There are lots of ways you can break bread with your LGBTQI/SSA friends, neighbors, and even strangers. Just find others in your area who would like to reach out and build bridges and invite them, along with members of the LGBTQI/SSA community, to simple social gatherings. It’s that easy. Remember, it’s important that people who are invited to the gatherings have differing opinions on LGBT issues. Some Mormons may not know anyone personally who is lesbian, gay or transgender. It is also a great way for community members who may not feel comfortable with LGBTQI/SSA people to be able to meet these individuals in an informal setting and see that they are just like them. Meeting (and eating) with a diverse group of people can enlighten and inform in ways that just seeing or reading cannot. Providing everyone a space to come and feel loved and accepted and talk about their diverse experiences as you eat, visit, play games (or whatever your group decides) is a less intimidating way to approach potential differences they might have.
You can hold these gatherings monthly or quarterly depending on needs. Another great way is to have these socials around holidays – a 4th of July barbecue, a Valentine’s Day game night, an Easter brunch and egg hunt if there are kids, a Thanksgiving feast, or Christmas caroling…really, the sky is the limit. Just bring them into your home and hearts. You can also plan service projects together in your area.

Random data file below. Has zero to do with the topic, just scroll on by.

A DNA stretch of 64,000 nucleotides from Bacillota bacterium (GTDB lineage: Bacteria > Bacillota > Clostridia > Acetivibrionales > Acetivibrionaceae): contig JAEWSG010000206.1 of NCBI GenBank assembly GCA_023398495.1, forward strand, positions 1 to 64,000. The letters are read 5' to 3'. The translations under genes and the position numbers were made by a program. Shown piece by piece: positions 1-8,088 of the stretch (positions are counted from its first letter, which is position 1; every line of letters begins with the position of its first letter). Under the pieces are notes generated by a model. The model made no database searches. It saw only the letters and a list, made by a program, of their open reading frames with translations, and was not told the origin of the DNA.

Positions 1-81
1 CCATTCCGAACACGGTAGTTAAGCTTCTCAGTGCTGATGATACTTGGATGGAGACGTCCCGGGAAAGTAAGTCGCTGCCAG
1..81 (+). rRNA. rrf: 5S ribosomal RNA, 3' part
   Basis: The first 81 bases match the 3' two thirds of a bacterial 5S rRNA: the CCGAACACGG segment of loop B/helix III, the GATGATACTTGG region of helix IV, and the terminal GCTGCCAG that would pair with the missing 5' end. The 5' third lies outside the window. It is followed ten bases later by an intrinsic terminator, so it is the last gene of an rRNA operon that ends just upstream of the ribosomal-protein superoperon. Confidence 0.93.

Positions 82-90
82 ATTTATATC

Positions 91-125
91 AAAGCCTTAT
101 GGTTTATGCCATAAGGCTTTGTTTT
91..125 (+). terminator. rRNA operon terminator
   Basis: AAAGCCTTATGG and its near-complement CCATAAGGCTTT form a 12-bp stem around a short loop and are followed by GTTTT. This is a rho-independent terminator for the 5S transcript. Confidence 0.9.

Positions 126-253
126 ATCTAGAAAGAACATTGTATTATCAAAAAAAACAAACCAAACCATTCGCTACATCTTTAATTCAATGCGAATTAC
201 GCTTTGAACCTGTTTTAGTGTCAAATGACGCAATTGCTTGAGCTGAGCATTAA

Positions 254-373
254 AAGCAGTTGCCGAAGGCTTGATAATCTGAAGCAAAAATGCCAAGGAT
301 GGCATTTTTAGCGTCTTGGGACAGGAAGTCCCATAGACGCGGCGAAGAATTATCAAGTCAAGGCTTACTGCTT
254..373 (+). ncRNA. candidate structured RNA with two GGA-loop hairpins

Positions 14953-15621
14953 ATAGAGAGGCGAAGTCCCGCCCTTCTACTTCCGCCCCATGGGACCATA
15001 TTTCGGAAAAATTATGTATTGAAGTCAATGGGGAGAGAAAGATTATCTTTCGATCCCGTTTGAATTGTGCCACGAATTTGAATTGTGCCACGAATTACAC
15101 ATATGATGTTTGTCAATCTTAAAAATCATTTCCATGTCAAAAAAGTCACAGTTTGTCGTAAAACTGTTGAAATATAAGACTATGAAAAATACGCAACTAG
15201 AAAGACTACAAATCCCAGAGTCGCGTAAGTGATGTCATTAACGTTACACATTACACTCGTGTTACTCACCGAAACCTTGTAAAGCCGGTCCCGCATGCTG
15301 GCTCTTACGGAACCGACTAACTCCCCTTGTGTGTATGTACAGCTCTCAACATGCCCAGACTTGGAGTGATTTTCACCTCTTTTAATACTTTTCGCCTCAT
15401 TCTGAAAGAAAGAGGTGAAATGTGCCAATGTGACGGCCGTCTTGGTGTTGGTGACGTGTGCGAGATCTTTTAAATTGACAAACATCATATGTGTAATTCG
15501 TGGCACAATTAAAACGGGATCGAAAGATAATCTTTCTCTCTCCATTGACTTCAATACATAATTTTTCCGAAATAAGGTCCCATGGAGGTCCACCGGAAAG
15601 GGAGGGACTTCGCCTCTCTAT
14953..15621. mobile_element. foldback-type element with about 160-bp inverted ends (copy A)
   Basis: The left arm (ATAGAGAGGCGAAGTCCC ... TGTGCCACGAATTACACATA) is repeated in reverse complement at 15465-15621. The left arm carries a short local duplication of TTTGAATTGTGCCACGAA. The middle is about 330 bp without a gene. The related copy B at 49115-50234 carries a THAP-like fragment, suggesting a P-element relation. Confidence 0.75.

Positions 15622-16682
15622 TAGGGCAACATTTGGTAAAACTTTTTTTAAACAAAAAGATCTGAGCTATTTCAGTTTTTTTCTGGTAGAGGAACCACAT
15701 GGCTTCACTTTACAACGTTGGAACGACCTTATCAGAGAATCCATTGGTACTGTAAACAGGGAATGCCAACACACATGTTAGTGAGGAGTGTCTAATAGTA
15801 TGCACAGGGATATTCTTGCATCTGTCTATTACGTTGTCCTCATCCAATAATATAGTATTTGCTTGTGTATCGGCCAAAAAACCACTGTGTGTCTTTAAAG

Here are three simple prompts you might like to use to get the conversation started:
1. Share some of your life experiences with me.
More often than not, you’re going to be surprised to learn you have some common ground in some aspect. When it comes to children, relationships, caring about spirituality, or other personal items, there is an awful lot of room to find something to connect on.
2. What issues deeply concern you?
Surprise! While you couldn’t disagree more when it comes to some issues, maybe you are both on the same side when it comes to others. Furthermore, perhaps you’re both ready to get more active in building bridges your respective communities. You could be valuable resources to each other.
3. What have you always wanted to ask someone from the “other side”?
This is a fun exercise in identifying the distortions that can happen when we only listen to people who agree with us. Both of you will probably find that the other’s perceptions really need the context you can provide in order to be more accurate.